The Supreme Court, ruling in a Virginia discrimination dispute, unanimously upheld yesterday the right of fair housing investigators to sue real estate operators for alleged racial bias.
The decision, viewed as a victory by national civil rights organizations, is expected to make it easier for fair housing groups to take action against landlords and real estate dealers whom they suspect of discriminatory practices.
The court's ruling focused on a controversial technique, the use of "testers." Frequently fair housing groups send testers, investigators who pose as prospective renters or home buyers, to check a real estate dealer's racial policies. If a dealer offers a home to a white tester but denies one to a black tester, a fair housing group may cite this as evidence of illegal discrimination.
In yesterday's ruling, written by Justice William Brennan, the court held that a tester has the right to sue a real estate firm for alleged bias even if the tester had no intention of buying or renting a home and did not live in the community where the allegedly discriminatory practices occurred. A tester has legal "standing," the right to sue, solely if the real estate operator gave false information, the court ruled.
"Congress has . . . conferred on all 'persons' a legal right to truthful information about available housing," Brennan wrote.
"A tester who has been the object of a misrepresentation . . . has suffered injury in precisely the form the statute was intended to guard against, and therefore has standing to maintain a claim for damages under the 1968 Fair Housing Act's provisions.
"That the tester may have approached the real estate agent fully expecting that he would receive false information, and without any intention of buying or renting a home, does not negate the simple fact of injury within the meaning of the law ."
Civil rights lawyers described this aspect of the court's complex ruling as a key decision.
"It's the first time that the Supreme Court has recognized that," said Norman J. Chachkin, deputy director of the Lawyer's Committee for Civil Rights Under Law. "That's very good news for all the fair housing groups around the country that use testing."
Bruce S. Gelber, assistant general counsel for the National Committee Against Discrimination in Housing, said the court's decision to grant testers the right to sue may benefit fair housing groups in several ways.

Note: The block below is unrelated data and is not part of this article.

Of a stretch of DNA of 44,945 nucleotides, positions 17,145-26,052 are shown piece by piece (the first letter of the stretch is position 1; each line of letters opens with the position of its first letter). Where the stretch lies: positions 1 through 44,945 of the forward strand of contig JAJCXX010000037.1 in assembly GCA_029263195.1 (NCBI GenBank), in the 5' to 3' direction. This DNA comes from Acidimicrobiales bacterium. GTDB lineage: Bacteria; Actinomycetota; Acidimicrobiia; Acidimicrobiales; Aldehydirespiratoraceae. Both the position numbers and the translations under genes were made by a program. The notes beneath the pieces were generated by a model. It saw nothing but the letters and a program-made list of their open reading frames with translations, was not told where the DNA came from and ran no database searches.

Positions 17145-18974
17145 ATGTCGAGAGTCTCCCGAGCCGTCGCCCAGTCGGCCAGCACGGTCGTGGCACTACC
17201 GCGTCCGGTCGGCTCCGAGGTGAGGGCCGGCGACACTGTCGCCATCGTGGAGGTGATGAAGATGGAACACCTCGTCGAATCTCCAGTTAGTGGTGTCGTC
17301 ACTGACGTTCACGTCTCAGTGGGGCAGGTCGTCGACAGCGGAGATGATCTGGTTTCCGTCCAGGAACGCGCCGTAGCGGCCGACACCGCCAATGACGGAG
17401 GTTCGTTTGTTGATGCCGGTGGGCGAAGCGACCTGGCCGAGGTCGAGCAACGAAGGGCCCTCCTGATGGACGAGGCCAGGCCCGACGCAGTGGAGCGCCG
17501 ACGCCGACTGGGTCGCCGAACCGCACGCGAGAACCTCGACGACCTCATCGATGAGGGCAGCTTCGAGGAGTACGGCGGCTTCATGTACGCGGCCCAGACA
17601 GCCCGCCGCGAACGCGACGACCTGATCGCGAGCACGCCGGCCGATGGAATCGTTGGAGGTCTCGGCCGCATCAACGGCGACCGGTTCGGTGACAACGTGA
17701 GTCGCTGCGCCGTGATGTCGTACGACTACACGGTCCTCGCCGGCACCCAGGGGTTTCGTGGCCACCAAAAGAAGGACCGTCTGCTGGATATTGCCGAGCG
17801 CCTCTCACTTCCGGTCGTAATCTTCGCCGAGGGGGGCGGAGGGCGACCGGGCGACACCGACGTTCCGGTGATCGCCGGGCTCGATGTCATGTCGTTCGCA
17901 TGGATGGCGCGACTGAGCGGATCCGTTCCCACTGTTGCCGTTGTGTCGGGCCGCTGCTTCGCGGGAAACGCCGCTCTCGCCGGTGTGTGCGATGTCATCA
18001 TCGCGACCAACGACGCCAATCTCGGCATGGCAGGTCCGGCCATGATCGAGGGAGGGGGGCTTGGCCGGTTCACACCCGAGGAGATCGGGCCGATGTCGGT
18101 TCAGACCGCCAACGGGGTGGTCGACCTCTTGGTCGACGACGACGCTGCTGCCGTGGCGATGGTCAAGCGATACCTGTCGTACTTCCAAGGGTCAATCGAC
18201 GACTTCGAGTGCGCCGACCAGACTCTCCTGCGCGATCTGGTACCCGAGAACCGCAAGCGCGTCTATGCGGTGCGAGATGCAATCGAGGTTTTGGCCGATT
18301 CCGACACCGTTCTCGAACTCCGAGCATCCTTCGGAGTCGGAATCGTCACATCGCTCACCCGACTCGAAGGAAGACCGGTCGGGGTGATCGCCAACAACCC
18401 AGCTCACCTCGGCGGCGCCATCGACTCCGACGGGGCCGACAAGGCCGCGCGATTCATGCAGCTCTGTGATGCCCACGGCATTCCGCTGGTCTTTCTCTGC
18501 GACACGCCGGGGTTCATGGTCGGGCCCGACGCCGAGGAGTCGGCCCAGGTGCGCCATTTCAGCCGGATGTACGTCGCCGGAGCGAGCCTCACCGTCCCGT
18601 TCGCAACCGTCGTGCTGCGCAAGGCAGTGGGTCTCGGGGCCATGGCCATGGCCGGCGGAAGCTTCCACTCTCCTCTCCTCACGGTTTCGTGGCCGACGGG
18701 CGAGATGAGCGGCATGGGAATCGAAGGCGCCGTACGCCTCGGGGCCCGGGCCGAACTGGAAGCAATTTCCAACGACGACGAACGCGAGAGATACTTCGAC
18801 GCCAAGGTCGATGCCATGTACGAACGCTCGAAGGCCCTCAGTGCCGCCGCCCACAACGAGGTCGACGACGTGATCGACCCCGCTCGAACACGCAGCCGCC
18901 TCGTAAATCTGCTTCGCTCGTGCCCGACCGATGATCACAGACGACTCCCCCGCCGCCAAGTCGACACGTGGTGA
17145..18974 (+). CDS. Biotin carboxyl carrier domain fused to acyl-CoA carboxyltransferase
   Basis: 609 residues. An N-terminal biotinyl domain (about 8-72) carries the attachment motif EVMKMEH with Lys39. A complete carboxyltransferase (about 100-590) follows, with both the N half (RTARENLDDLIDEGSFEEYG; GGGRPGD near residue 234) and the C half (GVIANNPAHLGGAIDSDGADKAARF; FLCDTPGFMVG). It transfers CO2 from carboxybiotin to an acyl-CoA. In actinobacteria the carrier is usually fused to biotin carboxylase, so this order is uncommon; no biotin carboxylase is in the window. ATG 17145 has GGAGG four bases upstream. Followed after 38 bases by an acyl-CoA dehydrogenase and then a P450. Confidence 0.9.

Often, he said, prospective home buyers or renters do not realize that they are dealing with a discriminatory real estate firm. Sometimes they are too frightened to sue, he added, or they may be too busy searching for housing elsewhere to engage in a legal battle.
In such instances, Gelber said, the court ruling makes it easier for fair housing groups to begin legal action to try to curb discrimination.
The decision stemmed from a novel ruling by the 4th Circuit U.S. Court of Appeals in Richmond, which the Supreme Court only partly upheld. The appellate court's broad ruling alarmed the real estate industry. The 600,000-member National Association of Realtors charged that it had created an "instrument of legal harassment" that might be used to coerce real estate firms into accepting unwarranted settlements to resolve bias claims.
Yesterday, William D. North, senior vice president and general counsel for the Chicago-based realtors' group, described much of the Supreme Court decision as "not helpful" to the industry, but he added that he saw "a hopeful sign" in one part of the ruling.
The court held it was "implausible" to argue that alleged discrimination by one moderate-sized real estate firm could damage residents throughout a community as large as the entire metropolitan Richmond area, where the lawsuit arose.
The dispute stemmed from a series of incidents in 1978 in which a suburban Richmond apartment owner was accused of illegally "steering" prospective renters by referring blacks to a predominantly black building and whites to a mainly white one. The firm, Havens Realty Corp., was found guilty of race bias in a parallel lawsuit and ordered to create a $13,500 fund to compensate victims of its discriminatory practices.